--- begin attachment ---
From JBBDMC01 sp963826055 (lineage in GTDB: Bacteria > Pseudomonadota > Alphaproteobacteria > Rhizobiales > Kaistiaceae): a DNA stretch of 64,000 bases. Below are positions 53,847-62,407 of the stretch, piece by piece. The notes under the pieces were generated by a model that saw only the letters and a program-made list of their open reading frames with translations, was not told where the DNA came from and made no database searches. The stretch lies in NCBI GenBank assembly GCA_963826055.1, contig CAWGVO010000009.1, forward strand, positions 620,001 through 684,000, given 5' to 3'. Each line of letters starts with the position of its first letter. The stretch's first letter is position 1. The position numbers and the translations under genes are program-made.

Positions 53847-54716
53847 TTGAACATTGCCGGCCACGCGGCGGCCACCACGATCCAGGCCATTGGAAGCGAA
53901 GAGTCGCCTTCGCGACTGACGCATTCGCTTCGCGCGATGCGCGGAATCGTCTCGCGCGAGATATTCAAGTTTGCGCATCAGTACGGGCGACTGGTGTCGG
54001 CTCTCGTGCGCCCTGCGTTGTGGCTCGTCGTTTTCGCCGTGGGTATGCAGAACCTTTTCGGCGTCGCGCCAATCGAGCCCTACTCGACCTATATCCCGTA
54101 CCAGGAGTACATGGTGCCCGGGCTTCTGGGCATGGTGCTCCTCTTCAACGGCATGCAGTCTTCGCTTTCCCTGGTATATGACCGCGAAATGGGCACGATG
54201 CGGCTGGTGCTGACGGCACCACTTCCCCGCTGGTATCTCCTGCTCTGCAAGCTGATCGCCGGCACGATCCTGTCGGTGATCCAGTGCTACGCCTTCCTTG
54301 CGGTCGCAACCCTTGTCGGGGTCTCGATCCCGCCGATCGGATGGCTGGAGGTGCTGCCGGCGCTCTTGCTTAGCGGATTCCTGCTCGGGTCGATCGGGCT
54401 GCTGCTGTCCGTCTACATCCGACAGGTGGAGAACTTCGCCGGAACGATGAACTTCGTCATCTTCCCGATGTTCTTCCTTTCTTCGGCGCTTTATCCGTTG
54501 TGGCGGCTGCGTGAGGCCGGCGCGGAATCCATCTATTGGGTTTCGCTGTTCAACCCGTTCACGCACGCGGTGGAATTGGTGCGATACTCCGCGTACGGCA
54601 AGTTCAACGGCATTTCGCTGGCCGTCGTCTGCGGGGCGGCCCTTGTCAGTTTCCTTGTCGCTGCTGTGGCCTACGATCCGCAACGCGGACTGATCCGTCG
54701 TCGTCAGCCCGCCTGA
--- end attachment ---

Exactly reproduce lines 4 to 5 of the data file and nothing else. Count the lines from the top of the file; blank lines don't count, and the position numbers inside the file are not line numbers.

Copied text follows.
53901 GAGTCGCCTTCGCGACTGACGCATTCGCTTCGCGCGATGCGCGGAATCGTCTCGCGCGAGATATTCAAGTTTGCGCATCAGTACGGGCGACTGGTGTCGG
54001 CTCTCGTGCGCCCTGCGTTGTGGCTCGTCGTTTTCGCCGTGGGTATGCAGAACCTTTTCGGCGTCGCGCCAATCGAGCCCTACTCGACCTATATCCCGTA